View Full Version : How did river crafts travel in medieval?

anthony draco
05-30-2014, 05:02 PM
My character is travelling along a great river on a ship with sail, in medieval period. I have a few questions:

Do they travel only by day and stop at night?

If it's a river craft where fresh water is readily available, do they wash/take a bath? If they don't, is it realistic for a privileged military personel to be privileged enough to be allowed bath/wash?

I've been looking for a site that give me details of life at sea or aboard river craft but can't find it. Any help?

05-30-2014, 05:17 PM
Rivers can be pretty treacherous with sandbanks, weird currents and floating obstacles so boats moored up at night while the crew slept.

'The Medieval Traveller' by Norbert Ohler is a good reference text for this sort of stuff.

anthony draco
05-30-2014, 05:18 PM
OK, thanks. One question answered. What about bath/wash?

05-30-2014, 05:21 PM
There will be huge variations from culture to culture, river to river, and boat to barge. I don't know, but I doubt there are any actual ships found on rivers in medieval times. I also doubt there will be pure sailing vessels because of the wind blowing the wrong way. Rivers tend to have bends after all, so even if the prevailing wind is good for the general course upstream or downstream, the vessel will have to make frequent course changes on many rivers. And then there's going the other way. So sails will be supplemented or replaced by oars, poles, or even livestock (oxen presumably) towing a barge. Often the sails will have to be taken down if the boat or barge is to make any progress.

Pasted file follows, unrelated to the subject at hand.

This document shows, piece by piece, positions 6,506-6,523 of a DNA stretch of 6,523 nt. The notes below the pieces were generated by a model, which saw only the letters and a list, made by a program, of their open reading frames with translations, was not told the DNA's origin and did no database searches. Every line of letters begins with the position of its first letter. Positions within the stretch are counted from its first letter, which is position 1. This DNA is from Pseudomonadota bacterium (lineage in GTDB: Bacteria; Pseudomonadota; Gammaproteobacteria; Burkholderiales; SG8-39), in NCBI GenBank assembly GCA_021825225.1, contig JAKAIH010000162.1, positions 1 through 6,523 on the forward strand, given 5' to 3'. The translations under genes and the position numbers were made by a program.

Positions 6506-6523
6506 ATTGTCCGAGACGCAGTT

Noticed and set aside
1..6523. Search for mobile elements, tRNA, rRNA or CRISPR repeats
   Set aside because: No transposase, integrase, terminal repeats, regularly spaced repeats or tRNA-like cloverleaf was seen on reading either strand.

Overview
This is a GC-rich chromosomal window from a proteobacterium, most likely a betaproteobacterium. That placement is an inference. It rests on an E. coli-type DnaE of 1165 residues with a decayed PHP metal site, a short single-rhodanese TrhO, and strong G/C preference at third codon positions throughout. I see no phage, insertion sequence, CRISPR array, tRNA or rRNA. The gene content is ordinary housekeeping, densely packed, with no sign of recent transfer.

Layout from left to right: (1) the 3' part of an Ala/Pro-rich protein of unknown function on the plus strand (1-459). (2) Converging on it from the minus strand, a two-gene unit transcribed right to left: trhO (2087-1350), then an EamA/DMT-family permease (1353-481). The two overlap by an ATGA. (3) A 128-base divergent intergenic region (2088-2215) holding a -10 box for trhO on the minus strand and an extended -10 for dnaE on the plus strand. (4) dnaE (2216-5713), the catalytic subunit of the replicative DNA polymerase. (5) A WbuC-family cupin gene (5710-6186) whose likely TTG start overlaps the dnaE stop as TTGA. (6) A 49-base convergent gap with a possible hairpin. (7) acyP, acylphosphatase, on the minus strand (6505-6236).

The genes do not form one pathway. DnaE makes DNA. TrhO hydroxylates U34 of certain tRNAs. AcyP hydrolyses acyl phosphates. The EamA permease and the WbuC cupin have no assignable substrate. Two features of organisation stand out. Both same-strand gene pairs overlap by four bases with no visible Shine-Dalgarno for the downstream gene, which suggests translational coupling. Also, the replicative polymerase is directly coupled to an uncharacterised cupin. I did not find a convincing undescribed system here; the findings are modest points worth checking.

I would guess without any other knowledge they only travel by day. Piloting by night is dangerous, even if they wanted to travel that way, which they probably didn't. They'd need a double-sized crew to travel all day and all night.

There's a myth about medieval people not washing; but apparently they did bathe more frequently than their renaissance and later successors until modern times. However, any given river may be polluted near a town or city, or may be dangerous to bathe in for other reasons like current. Swimming skill was not universal, so river bathing would probably only be common in a shallows or flat without much current.

anthony draco
05-30-2014, 05:29 PM
Thanks. Well, bathing might be difficult at sea where fresh water is rare, and going overboard is out of the question unless you fall. From the homework I've done, seafarers don't bath or rarely do until port. So I wondered if the same went for river craft. Apparently, it's easily done at night.

Anyway, thanks for the heads about about sails.

05-30-2014, 10:12 PM
Another thing to consider, is that very few sailing crafts plyed rivers without also having the manpower to row, or pole. Most river traffic was by barge...

05-31-2014, 04:06 AM
Rivers are treacherous. You want to tie up somewhere secure at night, not find yourself at the mercy of currents, shallows, and other dangers in the dark.

A sailing ship, as people have said, is not likely to be the most useful kind of vessel on a river. Oars & poles give you much more control & flexibility. If the vessel is meant to carry any quantity of cargo or passengers it's likely to be a barge, drawn by a team of oxen or mules on a towpath.